Following the Supreme Court’s decision in MM(Lebanon) & Ors v SSHD [2017] UKSC 10, some six months after judgment was first handed down,the Home Office has finally issued guidance

The guidance reflects a two-stage approach. First, the decision maker must consider whether the applicant meets the Rules without consideration of exceptional circumstances under GEN.3.2. If they do, then leave is to be granted. If they do not, then leave will be considered under the 10 year route.

MM(Lebanon) was the lead case on the lawfulness of the minimum income requirement of £18,600, which was brought in for partner and child applications, following the introduction of Appendix FM on 9 July 2012. After some four years, the case was heard by the Supreme Court in February 2016, with judgment handed down a year later on 22 February 2017. The Supreme Court found that the minimum income requirement was not unlawful per se, but that the Secretary of State for the Home Department (“SSHD”) were required to properly take into account the best interests of children involved in such applications and other possible sources of income and financial support.

Shortly before the summer recess, on 20 July, the immigration minister announced a new statement of changes (HC 290), the purpose of which was to give effect to the decision in MM(Lebanon). The statement inserted amendments to Immigration Rules (“the Rules”): the General Requirements (in particular GEN.3.1 – 3.3) and a new Paragraph 21A to Appendix FM. However no guidance was issued on how the SSHD would apply the new requirements until 10 August 2017. This guidance applies to all decisions made on or after 10 August.

The decision maker will then only go on to consider other credible and reliable sources of financial support or funds if refusal of the application could result in unjustifiably harsh consequences for the applicant, partner or relevant child as set out under GEN.3.1. In effect, Appendix FM now brings under the auspices of the Rules the SSHD’s full Article 8 considerations.

In essence Paragraph 21A sets out the “objective criteria by which decision makers will assess the genuineness, credibility and reliability of other sources of income, financial support or funds”. The guidance goes on to state that the more these criteria are met, the more likely the decision maker will be satisfied as to the genuineness, credibility and reliability of other sources of income, financial support or funds and thus can count it towards meeting the minimum income requirement.

As such, once a decision maker considers that in refusing the application, this could result in unjustifiably harsh consequences, then if not already done so the decision maker should afford the applicant or their legal representative 21 days to provided further evidence of credible and reliable sources of income or financial support available.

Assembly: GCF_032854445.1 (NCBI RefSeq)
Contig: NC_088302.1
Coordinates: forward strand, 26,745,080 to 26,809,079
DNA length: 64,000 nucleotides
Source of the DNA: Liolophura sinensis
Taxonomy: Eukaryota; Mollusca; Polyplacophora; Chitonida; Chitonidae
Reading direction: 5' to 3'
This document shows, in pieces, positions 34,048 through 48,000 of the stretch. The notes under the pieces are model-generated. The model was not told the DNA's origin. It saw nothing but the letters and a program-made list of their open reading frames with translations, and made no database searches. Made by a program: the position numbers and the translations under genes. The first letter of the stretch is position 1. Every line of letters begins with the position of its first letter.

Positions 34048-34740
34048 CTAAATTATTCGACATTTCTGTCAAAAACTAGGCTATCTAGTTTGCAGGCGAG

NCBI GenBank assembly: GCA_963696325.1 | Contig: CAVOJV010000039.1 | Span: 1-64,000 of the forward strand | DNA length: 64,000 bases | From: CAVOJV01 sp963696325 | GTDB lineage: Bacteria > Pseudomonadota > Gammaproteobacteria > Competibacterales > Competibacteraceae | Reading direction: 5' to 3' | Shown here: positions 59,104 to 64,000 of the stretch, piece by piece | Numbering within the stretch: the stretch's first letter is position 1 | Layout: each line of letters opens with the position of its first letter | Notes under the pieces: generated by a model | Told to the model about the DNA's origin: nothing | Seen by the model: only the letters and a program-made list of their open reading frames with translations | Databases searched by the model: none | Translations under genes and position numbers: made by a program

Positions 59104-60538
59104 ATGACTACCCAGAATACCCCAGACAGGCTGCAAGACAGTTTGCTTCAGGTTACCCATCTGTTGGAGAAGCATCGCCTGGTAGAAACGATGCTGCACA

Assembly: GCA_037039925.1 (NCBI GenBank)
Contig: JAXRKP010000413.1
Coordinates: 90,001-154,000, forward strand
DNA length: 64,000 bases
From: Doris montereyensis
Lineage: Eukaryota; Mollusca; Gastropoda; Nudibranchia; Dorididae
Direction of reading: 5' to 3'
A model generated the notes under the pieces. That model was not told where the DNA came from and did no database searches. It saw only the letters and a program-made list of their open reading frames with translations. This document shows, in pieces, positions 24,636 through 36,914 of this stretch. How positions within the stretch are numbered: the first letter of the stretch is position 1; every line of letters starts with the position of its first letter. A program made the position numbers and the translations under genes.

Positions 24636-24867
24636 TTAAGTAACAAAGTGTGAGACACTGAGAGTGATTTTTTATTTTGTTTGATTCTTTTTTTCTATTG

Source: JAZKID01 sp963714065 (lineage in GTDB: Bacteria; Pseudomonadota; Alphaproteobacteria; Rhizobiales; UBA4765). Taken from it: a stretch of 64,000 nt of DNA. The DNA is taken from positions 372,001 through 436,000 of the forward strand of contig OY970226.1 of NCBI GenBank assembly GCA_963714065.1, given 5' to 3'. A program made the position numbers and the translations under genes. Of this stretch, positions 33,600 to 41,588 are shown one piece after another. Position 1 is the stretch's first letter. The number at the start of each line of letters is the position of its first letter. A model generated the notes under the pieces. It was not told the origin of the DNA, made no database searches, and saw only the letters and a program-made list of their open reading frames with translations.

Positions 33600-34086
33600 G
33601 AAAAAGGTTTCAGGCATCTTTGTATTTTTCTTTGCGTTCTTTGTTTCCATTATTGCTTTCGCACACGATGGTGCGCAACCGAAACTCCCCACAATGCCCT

Such sources set out in the guidance include:

a guarantee of third party support;
prospective earnings of the migrant’s partner; or
any other credible and reliable source of income or funds available to the couple.
Secondly, if an applicant does not otherwise meet the relevant Rules, the decision maker must go on to consider under GEN.3.2 and GEN.3.3 whether there are exceptional circumstances which would render refusal a breach of Article 8, right to family and private life, because it would result in unjustifiably harsh consequences to either the applicant, partner or any relevant children involved. The best interest of any relevant child must also be treated as a primary consideration. Should the decision maker consider that such a refusal would result in unjustifiably harsh consequences, entry clearance or limited leave to remain must be granted.

It appears that should an application made under Appendix FM, be subject to consideration under GEN.3.1. – 3.3 and Paragraph 21A, then the applicant will be put on the 10 year parent/parent route to settlement (as applicable) with scope to apply in-country to switch and start the 5-year route should they subsequently meet the minimum income requirement of £18,600.

This is a summary of the recently published guidance: Appendix FM 1.0 Family Life (as a Partner or Parent): 5-Year Routes August 2017.

September 14, 2017

EU citizens living here are vital – Home office letter, September 2017

Dear Brandon

You may have heard about events taking place today in Westminster where EU citizens gathered to express concerns about their rights after the UK leaves the EU.

We know that EU citizens living in the UK want to look to their futures with as much certainty as possible. That is why the UK government is committed to reaching agreement on citizens’ rights as soon as possible through our negotiations with the EU. The Prime Minister has said from the very outset that protecting the rights of EU citizens in the UK and UK nationals in the EU is a top priority.

Writing for The Times’ Red Box today, Immigration Minister Brandon Lewis said that he has personally spoken to many European Union citizens concerned about their future in the UK. He writes:

“I would like to once again send the message that the government recognises how vital you are to this country, we are committed to protecting your rights and we are doing everything possible to reach a final agreement on this issue with the EU at the earliest possible stage.”

You can read the full article on GOV.UK.

The next round of negotiations in Brussels is scheduled for later this month. Citizens’ rights will once again form one of the main areas for discussion and we will write and update you again at the end of that round.

Meanwhile, here is another pointer to the web page status of EU citizens in the UK: what you need to know which has further details about the government’s proposal to protect the position of EU citizens in the UK – and UK nationals in the EU – which was published in June. You can also see this list for all relevant areas being discussed between the EU and UK and what stage of agreement we have reached.

You do not need to take any further action at this point.

Thank you,

Home Office Communications